Proposed Amendments to the Proceeds of Crime (Money Laundering) and Terrorist Financing Act Regulations Expand Scope to Mortgage Lending and Armoured Car Sectors
On February 17, 2023, the Canadian federal government published proposed amendments to the regulations of the Proceeds of Crime (Money Laundering) and Terrorist Financing Act (“PCMLTFA”). Among other things, the draft amendments to the regulations would bring within scope of the PCMLTFA the mortgage lending and armoured car carrier sectors, and seek to establish a cost-recovery framework that would allow the Financial Transactions and Reports Analysis Centre of Canada (“FINTRAC”) to recover supervision costs from the entities they regulate. Comments are due March 20, 2023.
The amendments follows a 2018 consultation paper by the Department of Finance Canada which suggested expanding scope of the PCMLTFA to a number of new sectors, including mortgage lenders and armoured cars. Of note, the paper had also raised the possibility of expanding the scope of the PCMLTFA to a number of other types of entities, such as white label automated teller machines, pari-mutuel betting and horse racing, mortgage insurers, land registries and title insurance companies, company service providers, luxury goods dealers, jewelry auction houses, which are not included in these proposed amendments.
Mortgage Lending Sector
While banks, credit unions and trust companies are subject to the PCMLTFA, many other entities involved in the mortgage process are currently not subject to the Act. For example, brokers responsible for mortgage origination, lenders responsible for underwriting loans and administrators responsible for servicing loans are not considered reporting entities under the PCMLTFA. The amendments to the PCMLTFA intend to bring those entities into the scope of PCMLTFA and mortgage lenders, brokers and administrators, regardless of the size of their business, would join financial entities in becoming reporting entities under the PCMLTFA.
The proposed amendments define these entities as follows:
- Mortgage lenders are defined as any non-financial entity that is “engaged in providing loans secured by mortgages on real property or hypothecs on immovables.”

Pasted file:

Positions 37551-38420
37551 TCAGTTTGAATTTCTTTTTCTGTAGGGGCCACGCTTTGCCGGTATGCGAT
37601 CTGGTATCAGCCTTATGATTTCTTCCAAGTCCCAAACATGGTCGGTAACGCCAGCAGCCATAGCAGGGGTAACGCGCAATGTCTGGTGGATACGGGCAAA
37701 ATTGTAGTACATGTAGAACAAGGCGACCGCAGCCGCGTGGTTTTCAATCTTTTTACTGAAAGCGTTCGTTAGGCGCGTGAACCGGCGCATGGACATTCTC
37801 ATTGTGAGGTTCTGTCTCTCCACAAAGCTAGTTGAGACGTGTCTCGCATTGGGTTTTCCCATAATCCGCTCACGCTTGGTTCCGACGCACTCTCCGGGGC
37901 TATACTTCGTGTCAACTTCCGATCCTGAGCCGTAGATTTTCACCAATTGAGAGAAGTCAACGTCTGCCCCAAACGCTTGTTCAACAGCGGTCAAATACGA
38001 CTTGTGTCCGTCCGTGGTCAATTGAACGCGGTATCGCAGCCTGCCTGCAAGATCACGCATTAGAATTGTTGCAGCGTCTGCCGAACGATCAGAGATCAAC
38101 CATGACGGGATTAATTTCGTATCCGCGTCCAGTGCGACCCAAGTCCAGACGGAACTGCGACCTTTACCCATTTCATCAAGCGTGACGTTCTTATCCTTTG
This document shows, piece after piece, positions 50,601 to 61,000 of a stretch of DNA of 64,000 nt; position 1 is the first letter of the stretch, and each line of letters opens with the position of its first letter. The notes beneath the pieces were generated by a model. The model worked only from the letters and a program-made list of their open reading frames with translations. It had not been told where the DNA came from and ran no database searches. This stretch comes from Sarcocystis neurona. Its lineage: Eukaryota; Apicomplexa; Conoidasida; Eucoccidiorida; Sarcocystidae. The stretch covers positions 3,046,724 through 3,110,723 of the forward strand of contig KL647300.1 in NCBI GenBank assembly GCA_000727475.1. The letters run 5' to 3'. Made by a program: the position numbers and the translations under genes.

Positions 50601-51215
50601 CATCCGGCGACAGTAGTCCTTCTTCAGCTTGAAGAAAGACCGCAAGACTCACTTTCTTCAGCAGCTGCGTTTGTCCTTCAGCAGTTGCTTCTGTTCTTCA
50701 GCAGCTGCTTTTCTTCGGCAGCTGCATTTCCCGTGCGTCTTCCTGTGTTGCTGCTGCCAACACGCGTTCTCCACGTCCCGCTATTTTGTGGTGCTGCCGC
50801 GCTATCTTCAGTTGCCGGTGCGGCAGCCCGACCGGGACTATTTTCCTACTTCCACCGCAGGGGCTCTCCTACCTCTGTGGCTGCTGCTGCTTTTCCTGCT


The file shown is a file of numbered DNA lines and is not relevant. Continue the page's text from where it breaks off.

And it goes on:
- Mortgage brokers are defined as any non-financial entity that is “authorized under provincial legislation to act as an intermediary between a mortgage lender and a borrower.”
- Mortgage administrators are defined as any non-financial entity “that is engaged in the business of servicing mortgage agreements on real property or hypothec agreements on immovables on behalf of a lender.”
Once the amendments are in force, such entities would be required to develop an AML compliance program (including having in place compliance policies and procedures, appointing an AML compliance officer and conducting training), apply customer due diligence measures including identity verification and beneficial ownership requirements and report certain transactions to FINTRAC (such as large cash transactions, large virtual currency transactions, suspicious transactions and terrorist property reports).
In addition, mortgage administrators, mortgage brokers and mortgage lenders will be required to maintain the following records:
- Receipt of funds records - a receipt of funds record in respect of every amount that they receive in connection with a mortgage, unless the amount is received from a financial entity or public body or from a person who is acting on behalf of a client that is a financial entity or public body;
- Information records - an information record in respect of every person or entity (i)in the case of a mortgage administrator, for which they service a mortgage agreement; (ii) in the case of a mortgage broker, for which they arrange a loan secured by real property, and (iii) in the case of a mortgage lender, to which they provide a loan secured on real property or from which they raise funds for such a loan;
- Borrower information - in respect of any loan secured by real property, a record of the client’s financial capacity, the terms of the loan, the nature of the client’s principal business or their occupation and, if the client is a person, the name and address of their business or place of work; and
- Corporate records - if the receipt of funds record or information record is in respect of a corporation, a copy of the part of official corporate records that contains any provision relating to the power to bind the corporation in respect of transactions with the mortgage administrator, mortgage broker or mortgage lender.
Penalties for breaching these requirements range would range from $1 to $1,000 per violation for a minor violation, $1 to $100,000 per violation for a serious violation, and $1 to $100,000 per violation for an individual and from $1 to $500,000 per violation for an entity a very serious violation.
Armoured Car Sector
The proposed amendments seek to include businesses in the armoured car sector as reporting entities subject to the PCMLTFA and under the oversight of FINTRAC. The Regulatory Impact Analysis Statement notes that the armoured car sector has a cash-intensive clientele and provides services largely similar to those regulated by the PCMLTFA. The Regulatory Impact Analysis Statement also notes that the transportation of currency and negotiable instruments poses a high risk of money laundering and terrorist financing due to the broad and complex services offered by the armoured car sector.